What Happens If You Get Lockjaw?

Many people think lockjaw is tetanus, but the truth is lockjaw is only a symptom of the infection. It is a condition whereby you are unable to open your mouth properly due to muscle stiffness. The actual name of lockjaw disease is Trismus. There are a number of complications which are attributed to by this disease. Since it affects the jaw muscles, it makes it difficult for someone to talk, eat and even smiling. Lockjaw is not a harmful ailment and is often a sign of other diseases or health issues such as tetanus. You can easily manage stiffened jaw muscles with home remedies or medications to ease the tension on the muscles.

What Is Lockjaw?

Trismus or rather lockjaw is a condition that affects the jaw muscles. It affects the temporomandibular joint, which connects the jaw to the temporal bones of the skull. The joint is what enables you to freely move your jaw up and down and sideways as well. On top of that, you are able to speak, chew and yawn with ease. When the joint is compromised by, let’s say, tetanus toxin, the muscles surrounding the joint stiffen making it difficult to move your jaw. On normal occasions, you can open your mouth as wide as 1.5 to 2.3 inches. However, if you have a lockjaw disorder, your mouth barely opens up to 1.4 inches wide.

What Happens If You Get Lockjaw?

Lockjaw is caused by a number of other health complications including tetanus and inflammation of soft tissue. It is categorized as a temporomandibular joint disorder (TMD), because it affects the jaw, face and neck muscles. Tetanus is a serious bacterial infection that affects the central nervous system and muscles throughout the body. This is due to the toxins released by the bacteria that causes the infection. The jaw muscles are surrounded by soft tissue and they can easily swell if one chews too much or overworks their jaw. Grinding or clenching your teeth can also cause lockjaw because the temporomandibular joint is suppressed to unnecessary pressure. Other causes of lockjaw include; oral diseases, fevers, arthritis in the joint and stress which can make you tighten your facial and jaw muscles.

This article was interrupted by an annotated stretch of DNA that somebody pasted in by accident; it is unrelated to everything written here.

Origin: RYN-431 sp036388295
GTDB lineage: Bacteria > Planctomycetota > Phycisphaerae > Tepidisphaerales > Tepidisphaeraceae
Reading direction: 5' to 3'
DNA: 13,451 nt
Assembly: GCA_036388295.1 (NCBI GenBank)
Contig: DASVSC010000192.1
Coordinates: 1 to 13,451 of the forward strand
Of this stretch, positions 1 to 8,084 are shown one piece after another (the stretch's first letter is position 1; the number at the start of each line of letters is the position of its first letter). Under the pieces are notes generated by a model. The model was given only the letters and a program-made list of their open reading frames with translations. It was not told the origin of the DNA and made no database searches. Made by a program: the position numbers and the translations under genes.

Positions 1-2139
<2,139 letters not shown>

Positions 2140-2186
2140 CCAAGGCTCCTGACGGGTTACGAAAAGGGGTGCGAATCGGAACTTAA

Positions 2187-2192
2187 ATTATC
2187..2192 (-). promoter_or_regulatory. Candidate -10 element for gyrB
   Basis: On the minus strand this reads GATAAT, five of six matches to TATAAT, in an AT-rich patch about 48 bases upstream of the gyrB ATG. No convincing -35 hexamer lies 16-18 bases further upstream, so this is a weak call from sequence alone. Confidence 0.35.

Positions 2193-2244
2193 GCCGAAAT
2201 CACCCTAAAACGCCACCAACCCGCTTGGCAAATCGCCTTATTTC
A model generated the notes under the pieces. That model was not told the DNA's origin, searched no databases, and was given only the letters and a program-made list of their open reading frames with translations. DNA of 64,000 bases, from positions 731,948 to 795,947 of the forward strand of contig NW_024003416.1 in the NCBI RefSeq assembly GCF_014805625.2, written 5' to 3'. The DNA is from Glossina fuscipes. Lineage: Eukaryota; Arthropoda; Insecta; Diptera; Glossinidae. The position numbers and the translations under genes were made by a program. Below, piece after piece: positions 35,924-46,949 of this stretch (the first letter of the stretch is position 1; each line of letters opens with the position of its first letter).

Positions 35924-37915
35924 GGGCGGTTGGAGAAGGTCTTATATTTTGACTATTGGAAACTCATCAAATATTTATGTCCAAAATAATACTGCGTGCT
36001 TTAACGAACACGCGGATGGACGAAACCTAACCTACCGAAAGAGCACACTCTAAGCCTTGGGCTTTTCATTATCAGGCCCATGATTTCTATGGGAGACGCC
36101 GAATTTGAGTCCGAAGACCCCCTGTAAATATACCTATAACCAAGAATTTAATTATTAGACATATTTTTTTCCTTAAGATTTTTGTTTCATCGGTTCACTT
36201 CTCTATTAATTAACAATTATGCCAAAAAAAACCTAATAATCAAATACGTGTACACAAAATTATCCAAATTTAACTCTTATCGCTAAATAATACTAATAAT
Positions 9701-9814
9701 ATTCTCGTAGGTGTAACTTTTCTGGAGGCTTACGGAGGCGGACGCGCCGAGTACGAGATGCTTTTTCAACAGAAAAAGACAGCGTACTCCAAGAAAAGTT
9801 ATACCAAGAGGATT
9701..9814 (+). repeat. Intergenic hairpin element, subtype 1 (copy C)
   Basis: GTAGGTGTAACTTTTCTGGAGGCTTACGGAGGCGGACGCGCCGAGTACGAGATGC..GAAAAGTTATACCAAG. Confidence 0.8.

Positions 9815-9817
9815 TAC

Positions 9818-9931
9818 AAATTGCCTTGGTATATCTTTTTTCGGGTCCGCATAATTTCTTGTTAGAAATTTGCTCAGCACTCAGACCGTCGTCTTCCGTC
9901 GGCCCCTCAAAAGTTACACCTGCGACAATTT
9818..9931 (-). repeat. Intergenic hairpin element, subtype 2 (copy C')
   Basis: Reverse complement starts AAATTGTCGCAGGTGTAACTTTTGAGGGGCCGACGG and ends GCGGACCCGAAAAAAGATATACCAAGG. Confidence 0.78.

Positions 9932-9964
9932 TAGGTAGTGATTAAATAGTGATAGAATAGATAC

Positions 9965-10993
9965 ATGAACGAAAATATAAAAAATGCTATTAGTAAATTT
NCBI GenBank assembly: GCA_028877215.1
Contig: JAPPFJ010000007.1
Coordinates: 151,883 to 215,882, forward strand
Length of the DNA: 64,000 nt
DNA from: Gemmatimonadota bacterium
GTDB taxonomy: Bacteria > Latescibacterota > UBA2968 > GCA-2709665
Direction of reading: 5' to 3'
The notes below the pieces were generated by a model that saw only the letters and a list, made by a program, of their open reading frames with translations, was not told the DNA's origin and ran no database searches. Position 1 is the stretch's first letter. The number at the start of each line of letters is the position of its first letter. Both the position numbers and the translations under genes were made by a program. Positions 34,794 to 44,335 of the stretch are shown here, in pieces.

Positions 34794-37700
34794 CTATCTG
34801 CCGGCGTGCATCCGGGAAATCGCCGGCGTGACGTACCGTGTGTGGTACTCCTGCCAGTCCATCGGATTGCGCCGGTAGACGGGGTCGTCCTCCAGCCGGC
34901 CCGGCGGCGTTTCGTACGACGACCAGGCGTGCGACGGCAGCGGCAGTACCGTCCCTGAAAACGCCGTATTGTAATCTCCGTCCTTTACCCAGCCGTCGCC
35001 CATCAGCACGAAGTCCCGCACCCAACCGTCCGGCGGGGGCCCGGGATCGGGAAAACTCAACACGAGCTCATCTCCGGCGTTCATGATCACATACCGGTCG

The common symptoms of lockjaw disease are;

  • Inability to open your mouth fully
  • Pain around the jaw joint area, face, neck and ear
  • Headaches and earaches
  • Difficulties speaking, hearing, smiling and swallowing
  • Poor oral hygiene due to dental problems
  • Dry mouth
  • Malnourishment due to difficulties eating
  • A tired feeling in your face and sometimes it may swell on the sides

Treating lockjaw

Lockjaw is not a serious condition and you can alleviate the symptoms with medication and home remedies. You can do a self-test to assess the extent to which the disorder has affected your mandibular area. You can do so by placing your index, middle and ring finger between your front teeth together. If they it, then there’s need for little concern. But, if you are unable to fit the fingers, then you should see a doctor for treatment and further diagnosis.

In treating lockjaw, one receives dental treatments alongside physical therapy to help with moving your jaw and relieving muscle spasms. You can unlock your jaw by applying a heat pack to your jaw, applying pressure on the mandible muscle with your fingers or wiggling it side to side. Alternatively, get a prescription of pain relievers, muscle relaxers, anti-anxiety medicine or nonsteroidal anti-inflammatory drugs. In addition to that, avoid eating hard foods and avoid extreme jaw movements.


It is important that you get treatment for a lockjaw as soon as possible to prevent rigid or deformed jaw joints. In most cases, lockjaw is as a result of a tetanus infection, but can be caused by a number of other factors. The most imminent effect of a lockjaw disorder is difficulties moving your jaw muscles, which can make it difficult to speak, eat and even move your facial muscles. There are several treatment options you can consider depending on how serious the condition is and what works best for your body. You should also take good care of your mandibular area and not strain it too much to avoid the risk of a lockjaw disorder.

Also Read:

Pramod Kerkar, M.D., FFARCSI, DA
Pramod Kerkar, M.D., FFARCSI, DA
Written, Edited or Reviewed By: Pramod Kerkar, M.D., FFARCSI, DA Pain Assist Inc. This article does not provide medical advice. See disclaimer
Last Modified On:June 9, 2022

Recent Posts

Related Posts